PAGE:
Those who have served at historic Pigeon Point Lighthouse often return. Somehow, the lofty beacon calls them back, allowing us to share their stories. These “portraits in time” shed new light on what life was like in bygone eras.
Born in California in 1931, James “Bud” Stevens joined the U.S. Coast Guard in 1952. After boot camp, he was assigned to the buoy tender Willow which was responsible for servicing all buoys from San Francisco to San Luis Obispo. While lighthouses are the most recognizable aids to navigation, a safe system of buoys or floating markers are vital guideposts for mariners too. Those who tend them do some of the toughest work in the Coast Guard.
The tender was also responsible for supplying necessities to lighthouses at remote locations such as California’s Farallon Island Lighthouse. Lying about 27 miles outside the Golden Gate, the stony outcropping was extremely difficult to serve. “We couldn’t land, so we put supplies in a basket, which was lifted by a crane,” Bud declared. “We went out weekly to deliver food. Sometimes we took dogs, and once we even carried a baby.”
The tender also serviced Mile Rock Lighthouse which sits on the southern side of the entrance to the Golden Gate. Perched atop a 30 by 40 foot rock, Mile Rock looks somewhat like a steel wedding cake. “We delivered fuel and water and it was very dangerous to navigate. We had to jump onto the little landing, then climb up a straight ladder to the top,” Bud shrugged. “There was no safety net, so we had to be pretty surefooted.”
Bud remembers seeing the remnants of a World War II vessel that sank near Mile Rock. The Willow was called to spot the area before the sunken ship was dynamited in 1952 as a hazard to navigation. The vessel was the Benevolence, a Navy hospital ship that was rammed by the freighter Mary Luckenbach on August 25, 1950. Eighteen people lost their lives in the collision. “It was eerie. You could see the big red cross on the ship, just under the surface of the water,” Bud recalled. “After she was dynamited, she sank down into 50 feet of water.”
Bud’s next assignment was at Pigeon Point Lighthouse, which marks the southern entrance to San Francisco Bay in Pascadero, California, where he served from November 1952 to February 1954. “It was different than being on a ship where we were always on the move,” Bud explained. “We stood watch in shifts and did plenty of maintenance.”
On one occasion, orders were given to prepare for an upcoming inspection of the light station. Bud was sprucing up the lantern room with paint when he slipped on the canvas and dropped the paint can. “It spilled on all the wrought iron steps. It was a real mess. We used kerosene to clean it up,” Bud groaned. “Then, after all our hard work, the inspection was cancelled.”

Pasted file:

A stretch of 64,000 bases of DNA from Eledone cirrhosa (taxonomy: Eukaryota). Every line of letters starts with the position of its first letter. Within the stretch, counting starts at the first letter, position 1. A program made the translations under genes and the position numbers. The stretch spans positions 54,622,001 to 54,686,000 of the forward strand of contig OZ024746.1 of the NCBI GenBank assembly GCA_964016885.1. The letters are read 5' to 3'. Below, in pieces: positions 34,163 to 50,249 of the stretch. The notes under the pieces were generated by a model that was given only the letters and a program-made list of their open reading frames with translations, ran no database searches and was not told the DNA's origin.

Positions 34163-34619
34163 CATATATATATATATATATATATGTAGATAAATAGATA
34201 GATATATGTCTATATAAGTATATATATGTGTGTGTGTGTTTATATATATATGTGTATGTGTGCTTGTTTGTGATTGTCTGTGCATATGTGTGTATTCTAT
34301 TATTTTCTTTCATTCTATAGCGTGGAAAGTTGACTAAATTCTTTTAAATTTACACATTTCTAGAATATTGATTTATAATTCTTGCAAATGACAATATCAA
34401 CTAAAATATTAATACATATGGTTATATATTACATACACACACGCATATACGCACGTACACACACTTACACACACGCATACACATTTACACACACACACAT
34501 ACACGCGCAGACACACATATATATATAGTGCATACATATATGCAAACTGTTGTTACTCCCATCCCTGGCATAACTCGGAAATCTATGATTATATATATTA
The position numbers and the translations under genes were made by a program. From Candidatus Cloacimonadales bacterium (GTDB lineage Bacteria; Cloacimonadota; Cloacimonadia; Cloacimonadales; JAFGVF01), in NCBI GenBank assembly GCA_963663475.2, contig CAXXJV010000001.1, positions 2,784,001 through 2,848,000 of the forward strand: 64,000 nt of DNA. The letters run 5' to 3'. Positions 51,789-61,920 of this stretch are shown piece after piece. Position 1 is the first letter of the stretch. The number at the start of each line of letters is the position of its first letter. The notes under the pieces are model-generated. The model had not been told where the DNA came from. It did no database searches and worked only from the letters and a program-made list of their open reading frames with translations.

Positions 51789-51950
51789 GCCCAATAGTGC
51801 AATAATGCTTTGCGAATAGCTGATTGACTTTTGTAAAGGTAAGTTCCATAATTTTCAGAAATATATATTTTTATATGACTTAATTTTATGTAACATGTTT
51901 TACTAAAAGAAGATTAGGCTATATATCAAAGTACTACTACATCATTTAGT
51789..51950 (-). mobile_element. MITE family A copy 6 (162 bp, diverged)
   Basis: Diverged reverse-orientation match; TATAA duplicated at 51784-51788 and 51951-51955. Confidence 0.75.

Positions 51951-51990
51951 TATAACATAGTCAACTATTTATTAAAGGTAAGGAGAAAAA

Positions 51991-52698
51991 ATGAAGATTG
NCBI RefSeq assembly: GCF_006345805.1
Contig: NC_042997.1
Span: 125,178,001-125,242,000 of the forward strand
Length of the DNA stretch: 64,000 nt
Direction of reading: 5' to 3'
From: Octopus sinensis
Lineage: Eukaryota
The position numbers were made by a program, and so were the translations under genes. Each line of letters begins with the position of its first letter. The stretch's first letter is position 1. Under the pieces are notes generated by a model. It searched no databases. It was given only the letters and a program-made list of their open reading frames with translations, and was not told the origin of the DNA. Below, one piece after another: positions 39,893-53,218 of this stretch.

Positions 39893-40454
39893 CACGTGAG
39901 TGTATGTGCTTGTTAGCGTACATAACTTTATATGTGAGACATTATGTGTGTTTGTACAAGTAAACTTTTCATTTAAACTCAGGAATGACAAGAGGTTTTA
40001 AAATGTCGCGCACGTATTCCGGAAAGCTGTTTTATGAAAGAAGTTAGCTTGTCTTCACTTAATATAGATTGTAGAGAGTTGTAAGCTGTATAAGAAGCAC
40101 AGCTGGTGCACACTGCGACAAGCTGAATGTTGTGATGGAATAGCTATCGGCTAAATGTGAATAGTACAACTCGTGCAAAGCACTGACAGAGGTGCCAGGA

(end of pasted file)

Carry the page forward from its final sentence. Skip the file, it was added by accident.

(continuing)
Bud’s wife, Kay, has her own recollections of Pigeon Point. “We did laundry by starting a fire outside in a wood stove to heat water for the washing machine. There was no dryer so clothes were hung on a line extending down the hallway of the Victorian triplex,” she said. “Since we lived right by the ocean, nothing ever dried fully. Even the car stayed damp. Bud had to wash it down with water and kerosene so it wouldn’t rust.”
Bud and Kay’s first child, a daughter named Deborah, was born at the lighthouse. “We had a lot of good times with the other families who had children about the same age. At low tide, we’d go abalone hunting among the rocks. Once, we found counterfeit printing equipment in a small cave,” Kay smiled. “For fun, Bud would build little balsa wood airplanes and fly them from the top of the lighthouse, but only when the Chief wasn’t there.”
When the couple ventured into nearby Pescadero, Kay shopped for groceries while Bud went for a haircut. “The barber was also a bartender,” Bud laughed. “If he was cutting your hair and someone came in for a drink, he’d go serve him, then come back to finish your hair.”
Perhaps their most unusual experience occurred in 1953. The military had invented a new experimental amphibious craft called the BARC I which sank off Pigeon Point on March 17. Bound from Monterey to San Francisco, the vessel was under tow by an Army tug when it was swamped by heavy waves and towed beneath the sea. Three crew members drowned. “The tires washed up on the beach,” Bud revealed. “They were huge, over nine feet. We couldn’t get over big they were. At the time, we didn’t know that anyone had been hurt.”
Fortunately, most of Bud’s memories of his days spent aboard a lighthouse tender and stationed at Pigeon Point lighthouse are happy ones. At times, he faced his share of danger, but insists he was only doing his duty. “It was a special time,” Bud concluded. “I’ll never forget it.”
This story appeared in the
May/Jun 2015 edition of Lighthouse Digest Magazine. The print edition contains more stories than our internet edition, and each story generally contains more photographs - often many more - in the print edition. For subscription information about the print edition, click here.
All contents copyright © 1995-2024 by Lighthouse Digest®, Inc. No story, photograph, or any other item on this website may be reprinted or reproduced without the express permission of Lighthouse Digest. For contact information, click here.